ICT sector not growing up to the mark in Bangladesh
According to finding in a survey conducted by Jobs IRIS Bangladesh, the ICT sector has grown approximately 22 per cent in the past two years, while the mobile phone sector alone has witnessed 180 per cent growth for the last one year.
The poor growth in ICT re-emphasises the continued necessity of a highly skilled human resource pool in the ICT sector in the country. ICT graduates are not gaining the skills required by the private sector. The ICT topics taught widely do not always align with the needs and priorities of private sector. Students learn the requisite theoretical and technical skills but not how and where to apply them.
At present, there are over 40 universities and 60 colleges offering ICT courses at the Bachelors and Masters levels in the country.
Malaysia To Support International Dialogues On Education
Malaysia has pledged its full support for international dialogues seeking to pursue the global commitment of “Education For All” (EFA).
Outlining its vision in vying for a seat in the 58-member Unesco Executive Board, Malaysia hopes to contribute its experience and expertise to Unesco, which has been mandated by the United Nations to coordinate international efforts to achieve the EFA by the year 2015.
Apart from identifying best practices and benchmarks, Malaysia is also prepared to share its knowledge in teacher training, curriculum development and the use of information and communications technology (ICT) to increase access to quality teaching. Malaysia will also contribute inputs in improving access to students in rural and remote areas and in facilitating regional linkages and cooperation in areas like educational research and development and in the dissemination and sharing of information.
High school education in Philippines via the Web
The Commission on Information and Communications Technology (CICT) in Philippines says it is making progress towards its goal of making public high school education completely accessible over the Internet.
A project by the commission called “e-eskwela” (electronic school) aims to digitise the entire high school curriculum as an alternative to taking it in the normal classroom setting. Of the total 80 modules (20 for each year of high school), around 40 have been digitised and made available online. The e-eskwela project is part of a larger ICT for Basic Education project that attempts to develop e-Learning components for primary and secondary public school education.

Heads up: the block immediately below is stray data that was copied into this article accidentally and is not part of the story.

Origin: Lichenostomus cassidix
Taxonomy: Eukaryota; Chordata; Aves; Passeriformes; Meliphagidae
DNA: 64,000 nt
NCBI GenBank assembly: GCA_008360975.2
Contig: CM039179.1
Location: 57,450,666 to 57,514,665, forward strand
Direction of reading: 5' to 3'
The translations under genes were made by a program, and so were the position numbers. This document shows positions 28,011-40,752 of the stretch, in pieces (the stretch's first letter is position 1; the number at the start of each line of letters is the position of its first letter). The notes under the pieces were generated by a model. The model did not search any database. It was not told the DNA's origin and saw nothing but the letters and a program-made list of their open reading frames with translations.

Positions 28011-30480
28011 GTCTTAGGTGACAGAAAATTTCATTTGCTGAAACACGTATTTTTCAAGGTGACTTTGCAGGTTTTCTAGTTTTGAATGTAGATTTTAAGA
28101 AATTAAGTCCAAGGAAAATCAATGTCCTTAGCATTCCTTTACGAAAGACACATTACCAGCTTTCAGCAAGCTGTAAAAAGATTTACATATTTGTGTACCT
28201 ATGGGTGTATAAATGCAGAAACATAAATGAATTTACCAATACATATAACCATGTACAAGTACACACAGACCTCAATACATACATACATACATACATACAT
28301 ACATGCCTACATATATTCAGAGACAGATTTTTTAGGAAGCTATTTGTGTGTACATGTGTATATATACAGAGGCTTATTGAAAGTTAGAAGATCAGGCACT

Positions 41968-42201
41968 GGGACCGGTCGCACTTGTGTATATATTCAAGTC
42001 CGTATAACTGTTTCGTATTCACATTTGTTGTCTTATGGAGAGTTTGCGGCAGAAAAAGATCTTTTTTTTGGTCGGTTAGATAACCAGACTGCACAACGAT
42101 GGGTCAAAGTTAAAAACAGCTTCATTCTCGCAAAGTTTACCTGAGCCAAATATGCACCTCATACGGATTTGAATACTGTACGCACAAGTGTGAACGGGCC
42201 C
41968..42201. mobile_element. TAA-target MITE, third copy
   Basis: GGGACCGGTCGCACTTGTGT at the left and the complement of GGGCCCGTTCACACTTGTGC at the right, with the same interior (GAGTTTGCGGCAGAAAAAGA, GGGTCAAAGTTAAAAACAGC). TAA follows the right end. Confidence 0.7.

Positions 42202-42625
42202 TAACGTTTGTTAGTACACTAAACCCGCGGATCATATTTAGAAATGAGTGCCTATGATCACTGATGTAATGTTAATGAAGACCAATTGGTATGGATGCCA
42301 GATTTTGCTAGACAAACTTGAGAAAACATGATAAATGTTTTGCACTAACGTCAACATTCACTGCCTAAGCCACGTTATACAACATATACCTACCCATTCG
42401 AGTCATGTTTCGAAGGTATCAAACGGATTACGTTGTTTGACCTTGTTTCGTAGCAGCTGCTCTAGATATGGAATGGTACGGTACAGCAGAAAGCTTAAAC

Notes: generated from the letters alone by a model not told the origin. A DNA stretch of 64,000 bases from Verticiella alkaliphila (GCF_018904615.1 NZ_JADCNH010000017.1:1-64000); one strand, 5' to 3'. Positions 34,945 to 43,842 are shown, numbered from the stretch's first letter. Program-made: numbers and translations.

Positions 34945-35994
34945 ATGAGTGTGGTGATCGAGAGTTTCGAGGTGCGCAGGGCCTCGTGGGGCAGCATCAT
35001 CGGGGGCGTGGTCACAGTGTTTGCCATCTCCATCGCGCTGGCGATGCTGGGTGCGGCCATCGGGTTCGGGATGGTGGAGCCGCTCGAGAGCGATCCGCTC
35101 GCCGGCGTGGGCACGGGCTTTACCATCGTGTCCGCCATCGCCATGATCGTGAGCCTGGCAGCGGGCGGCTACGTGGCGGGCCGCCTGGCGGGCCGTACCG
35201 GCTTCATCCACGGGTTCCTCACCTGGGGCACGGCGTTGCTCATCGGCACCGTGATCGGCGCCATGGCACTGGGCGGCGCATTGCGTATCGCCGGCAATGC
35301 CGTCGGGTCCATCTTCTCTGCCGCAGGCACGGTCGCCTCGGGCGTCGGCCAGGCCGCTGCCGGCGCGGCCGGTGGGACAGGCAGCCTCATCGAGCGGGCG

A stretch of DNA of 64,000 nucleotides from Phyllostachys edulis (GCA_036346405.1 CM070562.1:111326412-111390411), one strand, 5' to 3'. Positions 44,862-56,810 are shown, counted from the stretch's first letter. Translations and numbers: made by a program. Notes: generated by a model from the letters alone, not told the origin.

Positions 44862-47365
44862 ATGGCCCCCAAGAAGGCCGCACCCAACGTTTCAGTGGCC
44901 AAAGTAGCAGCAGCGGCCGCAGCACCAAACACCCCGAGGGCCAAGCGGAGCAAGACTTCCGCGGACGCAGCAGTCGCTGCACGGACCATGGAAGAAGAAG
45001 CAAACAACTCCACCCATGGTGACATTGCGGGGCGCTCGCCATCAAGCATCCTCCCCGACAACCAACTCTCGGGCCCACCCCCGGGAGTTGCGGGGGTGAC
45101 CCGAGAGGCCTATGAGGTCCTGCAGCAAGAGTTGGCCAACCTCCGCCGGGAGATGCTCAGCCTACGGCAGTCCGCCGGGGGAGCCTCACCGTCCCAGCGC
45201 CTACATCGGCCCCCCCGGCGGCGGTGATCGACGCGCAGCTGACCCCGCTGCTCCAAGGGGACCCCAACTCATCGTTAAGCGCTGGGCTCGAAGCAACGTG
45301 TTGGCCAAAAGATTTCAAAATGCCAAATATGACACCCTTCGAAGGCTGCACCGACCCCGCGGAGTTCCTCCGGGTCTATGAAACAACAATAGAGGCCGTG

Teachers question Chinese firm’s role in Cyber-Ed deal
What does a Chinese company that manufactures X-ray machines and other state-of-the-art airport security equipment got to do with the government’s Cyber Education Project (CEP)? Militant teachers in Philippines raised the question as they asked the Department of Education to explain the details of the memorandum of agreement with China covering the $460-million CEP.
The agreement requires the DepEd to team up for the project with Tsinghua Tongfang Nuctech Company (Nuctech), a Chinese company that has “no expertise in satellite-based distance learning. The DepEd has repeatedly said the CEP will be undertaken in partnership with the Beijing-based Tsinghua University, which is recognized for its expertise in the use of ICT for distance education. But the memorandum was signed not by Tsinghua but by the chairman of Nuctech.
The CEP aims to fill the gaps in the education system by using satellite technology to deliver key learning concepts and other educational services to every school in the country through TV screens.
COA finds P329-M textbooks unused
Some P329 million worth of textbooks, information and communication technology (ICT) products, computers and instructional materials are lying around in the offices of school officials or in stockrooms, destroyed by molds, according to the Commission on Audit (COA) in Philippines.
In its 2006 audit report on the Department of Education, the COA disclosed that 2.5 million copies of textbooks or instructional materials costing around P186.96 million have remained undistributed for reasons ranging from oversupply, deficiency in contents to scarcity of funds, and vehicles for delivery.
The COA report also highlighted the P138.84 million worth of computers which were either reported missing or underutilised due to lack of technical resources and facilities to operate the computers. The ICT packages worth P115 million was being used for administrative purposes instead. Each package consisted of 349 units of computers, compact discs (CDs), workbooks and teacher’s manuals as aids of instruction for English, Math and Science for elementary schools, and English, Chemistry and Geography for high school.
The DepEd justified this by saying that the computer supplier did not provide the teachers training to operate the computers. It also said that most of the CDs could not be installed.&